General Kelley, page 3
ments. On hearing of the plot to crush us she resolved to apprise me of our peril and sent her faithful black man with the message. But Ewell's pickets would not let him pass, and he came back to his mistress. Then with a woman's ready tact, Mrs. Pendleton decided to send her son, Nathaniel, 10 years old, to warn me.
She gave the lad a small basket and told him to say to the guards that he was going out to pick blackberries. The pickets patted him on the head and let him through, telling him to watch out for snakes and Yankees, and not to forget to come home. It was but half a mile to the Federal line, and here little Nat told the officer in command that he wanted to see General Kelley, but no amount of quizzing could draw from the lad what his errand was. Finally the officer took the boy on his horse and carried him to Headquarters. I was alone. When the picket officer retired the bright little fellow told me that I was going to be killed. I was naturally surprised at this abrupt and startling information. I asked the lad how he knew it. The boy replied, archly, that he knew it because his mama said so. Then with returning self possession he remembered more of his message, and he told me sententiously that all the Yankees were going to be killed too! My surprise gave way to amusement. I thought I had found a funny case in the youngster. I took the prattling child on my knee and coddled him a little and then asked him sportingly when these awful things were going to happen. The little fellow quickly answered that the Yankees were to be killed the next morning at daybreak.
The lad's story was now taking shape, and I being a man of shrewdness and of quick perception had begun to divine its possible meaning. The thought flashed across my mind--"Can there be a plot to destroy me that this child and his mother know about? Can this be a warning?" Thoroughly aroused and a little alarmed, I now proceeded to draw more information from the boy. I set the youth at ease, and then came the whole story, chattered out innocently, brightly and without restraint. I now saw its importance, and without a moment's delay I dispatched a squadron of Cavalry under Capt. Hart, a gallant and trusted officer, to scout the Back Creek country as far as Baker's Gap. This was at 3 in the afternoon. Between 7 and 8 the Cavalry came back at a storming gait with report that Early's troops, in great force, had gone into camp at Tomahawk Springs, a short distance above at 6 o'clock. The warning was then fully confirmed.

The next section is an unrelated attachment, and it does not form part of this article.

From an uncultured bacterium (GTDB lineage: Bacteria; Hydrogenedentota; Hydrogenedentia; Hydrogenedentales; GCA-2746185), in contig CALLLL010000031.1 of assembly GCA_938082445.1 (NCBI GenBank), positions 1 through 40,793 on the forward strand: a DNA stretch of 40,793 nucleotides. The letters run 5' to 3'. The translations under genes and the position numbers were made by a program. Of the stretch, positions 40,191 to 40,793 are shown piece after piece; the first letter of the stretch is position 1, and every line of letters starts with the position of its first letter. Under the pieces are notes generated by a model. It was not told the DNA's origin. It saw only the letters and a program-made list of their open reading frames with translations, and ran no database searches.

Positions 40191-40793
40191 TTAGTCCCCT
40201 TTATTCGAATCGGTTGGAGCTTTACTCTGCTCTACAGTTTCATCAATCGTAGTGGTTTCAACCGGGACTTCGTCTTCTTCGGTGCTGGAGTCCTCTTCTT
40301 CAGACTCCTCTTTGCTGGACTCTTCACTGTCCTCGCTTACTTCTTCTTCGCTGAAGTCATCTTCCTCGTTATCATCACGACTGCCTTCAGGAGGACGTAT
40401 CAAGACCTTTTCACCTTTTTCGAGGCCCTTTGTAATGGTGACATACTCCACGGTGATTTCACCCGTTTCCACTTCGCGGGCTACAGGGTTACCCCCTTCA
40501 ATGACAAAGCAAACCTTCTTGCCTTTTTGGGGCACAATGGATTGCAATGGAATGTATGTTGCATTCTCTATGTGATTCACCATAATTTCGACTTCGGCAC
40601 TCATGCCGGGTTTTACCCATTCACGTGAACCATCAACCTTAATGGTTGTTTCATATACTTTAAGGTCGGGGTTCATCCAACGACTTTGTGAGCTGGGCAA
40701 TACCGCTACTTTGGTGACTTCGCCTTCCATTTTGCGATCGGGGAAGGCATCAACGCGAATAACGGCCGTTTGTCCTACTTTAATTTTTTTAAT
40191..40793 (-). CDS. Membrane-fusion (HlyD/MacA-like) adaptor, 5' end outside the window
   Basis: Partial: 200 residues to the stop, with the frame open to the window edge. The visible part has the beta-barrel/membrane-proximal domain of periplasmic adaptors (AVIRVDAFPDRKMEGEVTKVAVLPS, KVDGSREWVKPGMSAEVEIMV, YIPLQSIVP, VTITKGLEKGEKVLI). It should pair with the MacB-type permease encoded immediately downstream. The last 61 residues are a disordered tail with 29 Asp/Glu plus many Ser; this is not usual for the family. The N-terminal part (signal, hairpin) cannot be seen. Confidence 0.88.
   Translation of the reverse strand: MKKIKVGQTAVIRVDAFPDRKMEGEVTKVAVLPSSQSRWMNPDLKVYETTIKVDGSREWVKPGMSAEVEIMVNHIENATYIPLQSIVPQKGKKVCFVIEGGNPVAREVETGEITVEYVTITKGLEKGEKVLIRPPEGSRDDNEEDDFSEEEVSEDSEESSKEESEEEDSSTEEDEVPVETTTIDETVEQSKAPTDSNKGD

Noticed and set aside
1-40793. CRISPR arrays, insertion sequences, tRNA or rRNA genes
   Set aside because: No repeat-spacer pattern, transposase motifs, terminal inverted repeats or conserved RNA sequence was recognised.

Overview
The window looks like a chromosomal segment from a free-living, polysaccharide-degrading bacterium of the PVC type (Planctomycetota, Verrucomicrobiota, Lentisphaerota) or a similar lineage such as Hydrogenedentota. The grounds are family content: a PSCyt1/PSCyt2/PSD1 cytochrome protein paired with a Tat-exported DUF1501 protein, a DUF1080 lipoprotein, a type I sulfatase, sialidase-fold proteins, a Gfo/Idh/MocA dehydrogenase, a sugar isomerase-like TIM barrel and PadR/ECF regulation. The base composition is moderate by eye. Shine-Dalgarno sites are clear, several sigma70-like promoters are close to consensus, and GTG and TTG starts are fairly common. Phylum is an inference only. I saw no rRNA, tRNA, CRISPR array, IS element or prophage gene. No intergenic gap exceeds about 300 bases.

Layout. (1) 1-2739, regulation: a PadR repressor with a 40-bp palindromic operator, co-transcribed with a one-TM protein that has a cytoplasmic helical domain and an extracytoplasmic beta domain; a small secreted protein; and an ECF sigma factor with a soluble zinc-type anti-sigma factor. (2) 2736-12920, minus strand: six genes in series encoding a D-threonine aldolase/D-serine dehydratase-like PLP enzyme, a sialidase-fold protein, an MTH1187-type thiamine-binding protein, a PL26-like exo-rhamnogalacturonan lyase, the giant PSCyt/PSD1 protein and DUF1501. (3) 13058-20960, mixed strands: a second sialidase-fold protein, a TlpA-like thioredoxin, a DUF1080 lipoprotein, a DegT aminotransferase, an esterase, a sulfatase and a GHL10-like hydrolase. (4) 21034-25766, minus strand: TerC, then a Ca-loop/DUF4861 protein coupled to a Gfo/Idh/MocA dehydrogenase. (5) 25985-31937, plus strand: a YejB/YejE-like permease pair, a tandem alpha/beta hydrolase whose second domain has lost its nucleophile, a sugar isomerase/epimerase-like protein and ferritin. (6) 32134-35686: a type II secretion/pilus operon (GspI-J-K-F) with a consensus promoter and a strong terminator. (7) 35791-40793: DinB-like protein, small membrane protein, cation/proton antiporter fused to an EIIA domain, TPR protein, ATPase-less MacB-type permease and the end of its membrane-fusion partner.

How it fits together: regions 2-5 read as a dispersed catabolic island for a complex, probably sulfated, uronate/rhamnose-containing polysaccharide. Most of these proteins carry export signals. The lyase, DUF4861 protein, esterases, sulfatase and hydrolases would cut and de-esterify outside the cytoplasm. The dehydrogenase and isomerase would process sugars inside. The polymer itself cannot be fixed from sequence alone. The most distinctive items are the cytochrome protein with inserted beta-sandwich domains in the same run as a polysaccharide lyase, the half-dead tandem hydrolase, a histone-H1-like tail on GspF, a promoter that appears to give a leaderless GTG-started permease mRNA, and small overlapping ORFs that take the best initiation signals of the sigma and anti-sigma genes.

I concluded the best thing to do was to break camp and get away as soon as possible. I ordered my men to gather as many fencerails and
From Fannie Ward Hinebaugh's Scrapbook
Ruth Enlow Library, Oakland
22 x 15 cms
Western Maryland, 1750-1963